The loss to the country was enormous; over more than half England business was practically stopped for one day at least, and the cost of clearing not only the railways but almost all the roads in the country, is incalculable, not to mention the more or less serious suffering and discomfort. Plymouth was deprived of water for nearly a week. Public and private meetings of all kinds had to be postponed ; in short, that intercourse between man and man, on which the whole business and pleasure of life depend, was interrupted.
There was also snow on the ground over almost the whole of Scotland and Ireland, which drifted considerably, and in some cases caused delay to traffic; but it has no interest in connection with the abnormally heavy fall of the 18th and 19th over the southern portion of England, and therefore needs no further notice.

The severe frosts continued after the blizzard cleared to the east but the Atlantic broke through by the 27th with much milder conditions for the end of the month becoming established resulting in a huge thaw and flooding. Several stations recorded their monthly maximum temperatures during this period including Killaloe (on the 28th), Manchester and Barnstaple (both on the 31st), England with 11.1c.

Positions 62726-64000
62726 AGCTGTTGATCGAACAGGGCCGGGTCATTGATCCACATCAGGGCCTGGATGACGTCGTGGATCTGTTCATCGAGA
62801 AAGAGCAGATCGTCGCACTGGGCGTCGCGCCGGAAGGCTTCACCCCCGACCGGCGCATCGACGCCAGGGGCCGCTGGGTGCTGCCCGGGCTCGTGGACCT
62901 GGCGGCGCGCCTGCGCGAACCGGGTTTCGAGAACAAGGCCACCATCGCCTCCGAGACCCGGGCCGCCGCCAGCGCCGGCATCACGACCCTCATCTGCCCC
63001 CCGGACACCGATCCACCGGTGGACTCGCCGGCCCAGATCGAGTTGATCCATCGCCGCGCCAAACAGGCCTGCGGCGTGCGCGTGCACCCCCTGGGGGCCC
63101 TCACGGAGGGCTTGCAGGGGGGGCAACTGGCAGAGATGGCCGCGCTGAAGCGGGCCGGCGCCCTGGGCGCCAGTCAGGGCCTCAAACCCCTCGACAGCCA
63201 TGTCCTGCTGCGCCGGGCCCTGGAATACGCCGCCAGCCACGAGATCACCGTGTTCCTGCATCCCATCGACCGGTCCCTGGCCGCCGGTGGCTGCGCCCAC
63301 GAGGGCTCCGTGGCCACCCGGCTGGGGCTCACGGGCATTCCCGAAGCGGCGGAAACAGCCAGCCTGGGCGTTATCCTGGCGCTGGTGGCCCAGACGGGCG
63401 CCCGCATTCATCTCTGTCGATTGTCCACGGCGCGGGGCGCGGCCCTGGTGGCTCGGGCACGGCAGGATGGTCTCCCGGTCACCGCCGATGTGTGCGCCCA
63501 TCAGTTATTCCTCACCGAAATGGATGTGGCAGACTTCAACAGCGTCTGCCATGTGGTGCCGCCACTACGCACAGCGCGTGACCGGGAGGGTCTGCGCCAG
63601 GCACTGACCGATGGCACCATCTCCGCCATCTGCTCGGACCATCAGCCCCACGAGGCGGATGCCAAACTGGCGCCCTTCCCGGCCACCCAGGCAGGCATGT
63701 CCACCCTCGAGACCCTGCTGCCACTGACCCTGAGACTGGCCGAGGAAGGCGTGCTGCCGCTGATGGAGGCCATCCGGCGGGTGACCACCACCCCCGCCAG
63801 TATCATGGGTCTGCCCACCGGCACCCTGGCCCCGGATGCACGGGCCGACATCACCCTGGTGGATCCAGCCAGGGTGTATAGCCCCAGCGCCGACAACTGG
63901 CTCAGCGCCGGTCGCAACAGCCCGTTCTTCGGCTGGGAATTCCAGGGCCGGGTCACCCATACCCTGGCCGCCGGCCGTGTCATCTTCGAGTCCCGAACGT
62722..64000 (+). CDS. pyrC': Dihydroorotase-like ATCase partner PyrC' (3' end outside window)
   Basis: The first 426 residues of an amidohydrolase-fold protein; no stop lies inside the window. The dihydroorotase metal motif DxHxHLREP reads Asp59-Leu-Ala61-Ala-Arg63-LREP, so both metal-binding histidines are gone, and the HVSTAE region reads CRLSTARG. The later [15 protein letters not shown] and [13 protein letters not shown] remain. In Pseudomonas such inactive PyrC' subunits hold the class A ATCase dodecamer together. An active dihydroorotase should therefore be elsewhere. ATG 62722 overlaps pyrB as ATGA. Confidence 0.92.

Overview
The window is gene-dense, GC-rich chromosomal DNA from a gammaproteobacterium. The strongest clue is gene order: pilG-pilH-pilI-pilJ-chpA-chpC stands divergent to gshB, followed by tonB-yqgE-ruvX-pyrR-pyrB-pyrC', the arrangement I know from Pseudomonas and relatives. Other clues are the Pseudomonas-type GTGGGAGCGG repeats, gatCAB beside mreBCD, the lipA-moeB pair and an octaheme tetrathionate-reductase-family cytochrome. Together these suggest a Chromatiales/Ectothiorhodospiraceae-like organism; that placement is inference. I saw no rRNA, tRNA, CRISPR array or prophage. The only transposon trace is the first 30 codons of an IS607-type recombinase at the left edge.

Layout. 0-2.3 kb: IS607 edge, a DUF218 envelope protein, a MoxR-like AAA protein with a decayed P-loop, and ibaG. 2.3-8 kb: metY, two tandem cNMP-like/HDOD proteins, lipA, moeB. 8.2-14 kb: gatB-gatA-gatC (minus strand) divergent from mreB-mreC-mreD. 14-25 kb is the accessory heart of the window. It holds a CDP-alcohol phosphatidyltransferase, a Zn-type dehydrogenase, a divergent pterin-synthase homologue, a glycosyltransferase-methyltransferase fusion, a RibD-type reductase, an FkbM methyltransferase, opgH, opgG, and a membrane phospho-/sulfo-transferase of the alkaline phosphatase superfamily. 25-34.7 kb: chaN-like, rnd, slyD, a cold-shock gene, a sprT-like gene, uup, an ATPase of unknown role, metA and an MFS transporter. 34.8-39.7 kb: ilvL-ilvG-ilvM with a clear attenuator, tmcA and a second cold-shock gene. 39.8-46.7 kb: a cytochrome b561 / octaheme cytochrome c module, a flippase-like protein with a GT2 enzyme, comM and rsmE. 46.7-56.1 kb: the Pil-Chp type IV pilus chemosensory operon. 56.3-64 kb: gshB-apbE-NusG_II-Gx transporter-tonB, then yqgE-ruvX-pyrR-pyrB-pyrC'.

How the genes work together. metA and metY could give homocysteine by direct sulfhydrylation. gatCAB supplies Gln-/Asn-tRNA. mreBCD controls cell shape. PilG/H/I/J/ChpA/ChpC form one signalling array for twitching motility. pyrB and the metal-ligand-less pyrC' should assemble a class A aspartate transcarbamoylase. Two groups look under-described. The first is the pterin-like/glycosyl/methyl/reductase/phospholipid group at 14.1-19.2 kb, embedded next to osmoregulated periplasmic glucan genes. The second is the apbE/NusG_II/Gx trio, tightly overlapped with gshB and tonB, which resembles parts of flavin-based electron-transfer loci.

Minimum temperatures in the UK for selected dates (the Blackadder figures are now disregarded as already stated and many others here are too for the same reason; non-standard exposures) - thanks to Kevin Bradshaw for analysing these.

13th: -18.9C at Cardigan 14th: -20C at Corwen, -19.4C at Corwen, -18C at Achonachie, Alston, Ketton and Lauder 16th: -24.4C at Blackadder. -23.3C at Stobo, -22.2C at Kelso and Corwen, -18.3C at Blackpool, -17.8C at Chester 17th: -30C at Blackadder, -26.7C at Kelso, -26.1C at Stobo, -23.3C at Melrose 18th: -26.1C at Stobo 20th: -19.4C at Cheltenham 21st: -23.3C at Haydon Bridge 24th: -23.3C at Blackadder 25th: -21.7C at Bury St Edmunds 26th: -26.7C at Blackadder

Meanwhile, here's the monthly minimum temperatures for several Irish stations taken from Symons' Meteorological Magazine.


Cork (Blackrock); -13.3c on the 15th

Waterford; -12.2c on the 17th

Killaloe; -13.9c on the 16th

Portarlington; -11.7c on the 21st

Monkstown; -11.7c on the 17th

Galway; -10.6c on the 17th


Edenfel, Co. Tyrone got down to a minimum of -19.4c on the 23rd.

Unfortunately, the only information that Met Éireann give in regards to the January 1881 snow in Ireland in their "Snowfall in Ireland" document is:

The records at the Phoenix Park, Dublin recorded remarkable snowstorms in January (O’Reilly, 1981).

It's no wonder why January 1881 was that cold going by its 500mb height anomaly reanalysis. Greenland blocking was very evident and the patterns were similar in ways to late 2010 but the below average heights were deeper in January 1881 and closer to us so there tended to be more moisture.